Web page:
A Walk Through What Was…A Glimpse of the Not Yet
One of our long time members and myself had opportunity to be in our former sanctuary yesterday for a few minutes.  We were marveling at how the new construction is proceeding and how quickly phase four construction is taking shape…literally right before our eyes.  The long time member lamented however how he was a bit melancholy to see the sanctuary that he had grown up in be transformed.  This was the place he and his wife had gotten married.  Their children had been baptized there, and God had done so many great things there.  But then he added: “I know that God is going to be faithful to use this new administration space and youth space to do even greater things!”

Our View of the Road to Bethel
It doesn’t take long living in this world to teach us that life is also about letting go.  Perhaps we leave a region we have lived our whole lives in knowing that we may likely never return.  Or, we say good-bye to friends, and family members as they pass through death’s door.  We know because of Jesus, the separation is not forever, yet it is one we must endure and adjust to.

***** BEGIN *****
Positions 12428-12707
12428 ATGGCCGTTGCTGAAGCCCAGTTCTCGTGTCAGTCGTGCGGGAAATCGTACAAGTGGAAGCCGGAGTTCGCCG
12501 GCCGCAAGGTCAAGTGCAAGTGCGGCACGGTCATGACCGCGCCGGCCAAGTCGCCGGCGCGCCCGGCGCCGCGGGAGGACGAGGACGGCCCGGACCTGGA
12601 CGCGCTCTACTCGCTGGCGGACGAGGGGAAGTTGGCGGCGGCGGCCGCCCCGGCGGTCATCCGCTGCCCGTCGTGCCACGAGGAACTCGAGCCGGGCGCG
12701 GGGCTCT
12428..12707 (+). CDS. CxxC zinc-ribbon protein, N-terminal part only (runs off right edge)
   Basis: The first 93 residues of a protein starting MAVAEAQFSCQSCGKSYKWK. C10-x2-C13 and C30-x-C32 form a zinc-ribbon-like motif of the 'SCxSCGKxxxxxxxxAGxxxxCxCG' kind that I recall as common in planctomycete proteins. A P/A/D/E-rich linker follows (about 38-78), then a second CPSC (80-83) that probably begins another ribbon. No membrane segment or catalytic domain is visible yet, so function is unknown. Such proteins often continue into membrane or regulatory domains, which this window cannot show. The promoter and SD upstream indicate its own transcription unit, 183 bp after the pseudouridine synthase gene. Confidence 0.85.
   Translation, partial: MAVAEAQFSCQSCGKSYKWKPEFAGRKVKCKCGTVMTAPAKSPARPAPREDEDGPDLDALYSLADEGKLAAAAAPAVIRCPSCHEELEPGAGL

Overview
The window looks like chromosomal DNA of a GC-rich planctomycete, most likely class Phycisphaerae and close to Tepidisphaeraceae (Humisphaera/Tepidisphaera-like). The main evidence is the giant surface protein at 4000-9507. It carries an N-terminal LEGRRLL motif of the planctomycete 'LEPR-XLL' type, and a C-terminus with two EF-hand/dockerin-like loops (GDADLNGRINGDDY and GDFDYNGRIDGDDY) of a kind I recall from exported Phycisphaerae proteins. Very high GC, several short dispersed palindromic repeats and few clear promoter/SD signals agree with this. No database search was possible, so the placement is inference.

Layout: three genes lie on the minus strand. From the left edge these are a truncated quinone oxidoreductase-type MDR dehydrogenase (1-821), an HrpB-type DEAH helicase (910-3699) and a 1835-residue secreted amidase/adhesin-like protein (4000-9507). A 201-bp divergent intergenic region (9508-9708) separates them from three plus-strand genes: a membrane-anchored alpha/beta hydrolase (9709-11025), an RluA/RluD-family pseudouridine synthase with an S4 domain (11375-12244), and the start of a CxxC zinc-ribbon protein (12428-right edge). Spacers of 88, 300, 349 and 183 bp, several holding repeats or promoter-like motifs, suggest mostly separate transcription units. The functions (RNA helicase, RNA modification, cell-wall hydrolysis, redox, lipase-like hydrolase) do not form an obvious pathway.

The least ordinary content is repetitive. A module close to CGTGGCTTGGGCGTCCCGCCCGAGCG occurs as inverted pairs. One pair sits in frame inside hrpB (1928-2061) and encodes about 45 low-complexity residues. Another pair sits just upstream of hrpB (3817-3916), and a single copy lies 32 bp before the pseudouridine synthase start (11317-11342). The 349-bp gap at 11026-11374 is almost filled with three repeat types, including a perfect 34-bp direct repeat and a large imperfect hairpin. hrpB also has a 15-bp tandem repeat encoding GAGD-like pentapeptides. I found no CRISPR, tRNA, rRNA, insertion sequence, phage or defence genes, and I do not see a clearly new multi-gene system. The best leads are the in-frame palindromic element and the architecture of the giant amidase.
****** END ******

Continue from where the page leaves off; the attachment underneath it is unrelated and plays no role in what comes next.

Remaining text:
Certainly among other things, the Road to Bethel shows us that as life brings us transitions and abrupt changes, we are not to allow our lives and ministry to slow to a halt.  The mantle of ministry is ours to assume and continue on with. 
Prayer: “Lord, how grateful we are for the lives and love of those who have preceded us.  Help me today to faithfully serve in kind, and fulfill your purposes…as have those who have gone before.

Scripture to claim:  
“And Elisha said, "Please, let a double portion of your spirit be upon me."” 2 Kings 2:9b